Apollinaris, Caius Sulpitius

, an eminent grammarian, was born (as is said) at Carthage, and lived under the Antonines. Helvius Pertinax, who had been his scholar, was his successor in the profession of grammar, and at length became emperor. He is the supposed author of the verses prefixed to the comedies of Terence, and containing the argument of them. The lines by him written upon the order Virgil gave to burn his Æeid:

Infelix alio cecidit prope Pergamon igne,

Et pene est alio Troja cremata rogo: &c.

make us regret the loss of his other verses. Aulus Gellius, who studied under him, gives the highest idea of his learning: and adds, that he had nothing, of that pedantic arrogance, nothing of that magisterial air, which but too often makes learning so very disagreeable, and raises emotions of contempt and anger towards men, even when aiming at our instruction. 2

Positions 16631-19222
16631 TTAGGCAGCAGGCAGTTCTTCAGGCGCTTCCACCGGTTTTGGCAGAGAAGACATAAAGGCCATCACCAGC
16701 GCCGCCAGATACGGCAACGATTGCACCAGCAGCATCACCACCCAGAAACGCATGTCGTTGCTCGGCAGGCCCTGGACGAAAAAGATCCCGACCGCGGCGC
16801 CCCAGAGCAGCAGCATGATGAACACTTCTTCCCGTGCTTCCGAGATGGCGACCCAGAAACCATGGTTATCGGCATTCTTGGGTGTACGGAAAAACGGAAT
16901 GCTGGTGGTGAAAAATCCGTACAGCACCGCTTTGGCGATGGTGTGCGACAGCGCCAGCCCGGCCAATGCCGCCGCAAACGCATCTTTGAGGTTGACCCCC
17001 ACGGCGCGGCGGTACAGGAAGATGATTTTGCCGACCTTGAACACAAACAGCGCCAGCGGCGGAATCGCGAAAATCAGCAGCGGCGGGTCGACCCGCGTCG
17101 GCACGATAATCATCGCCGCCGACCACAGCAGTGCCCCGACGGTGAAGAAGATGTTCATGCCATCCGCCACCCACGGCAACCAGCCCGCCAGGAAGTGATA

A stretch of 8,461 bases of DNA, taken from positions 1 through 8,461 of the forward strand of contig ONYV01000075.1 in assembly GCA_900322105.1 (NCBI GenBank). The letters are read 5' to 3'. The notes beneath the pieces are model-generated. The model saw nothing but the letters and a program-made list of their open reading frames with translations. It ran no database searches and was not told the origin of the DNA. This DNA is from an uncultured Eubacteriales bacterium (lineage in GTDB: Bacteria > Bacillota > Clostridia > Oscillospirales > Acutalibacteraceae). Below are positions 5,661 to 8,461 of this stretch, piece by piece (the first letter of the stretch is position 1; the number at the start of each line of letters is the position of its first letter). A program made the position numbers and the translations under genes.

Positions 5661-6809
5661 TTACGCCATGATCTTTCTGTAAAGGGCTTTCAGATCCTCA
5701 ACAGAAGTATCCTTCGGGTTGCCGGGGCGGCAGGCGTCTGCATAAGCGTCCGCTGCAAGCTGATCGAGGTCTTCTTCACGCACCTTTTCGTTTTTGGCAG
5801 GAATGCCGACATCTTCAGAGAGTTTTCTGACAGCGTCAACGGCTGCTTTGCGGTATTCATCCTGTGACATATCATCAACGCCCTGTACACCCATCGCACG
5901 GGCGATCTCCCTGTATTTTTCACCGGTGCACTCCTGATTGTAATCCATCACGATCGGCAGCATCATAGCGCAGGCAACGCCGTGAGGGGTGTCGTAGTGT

Aulus Gellius, Noct. Art. lib. 18. cap. 4.—Gen. Dict.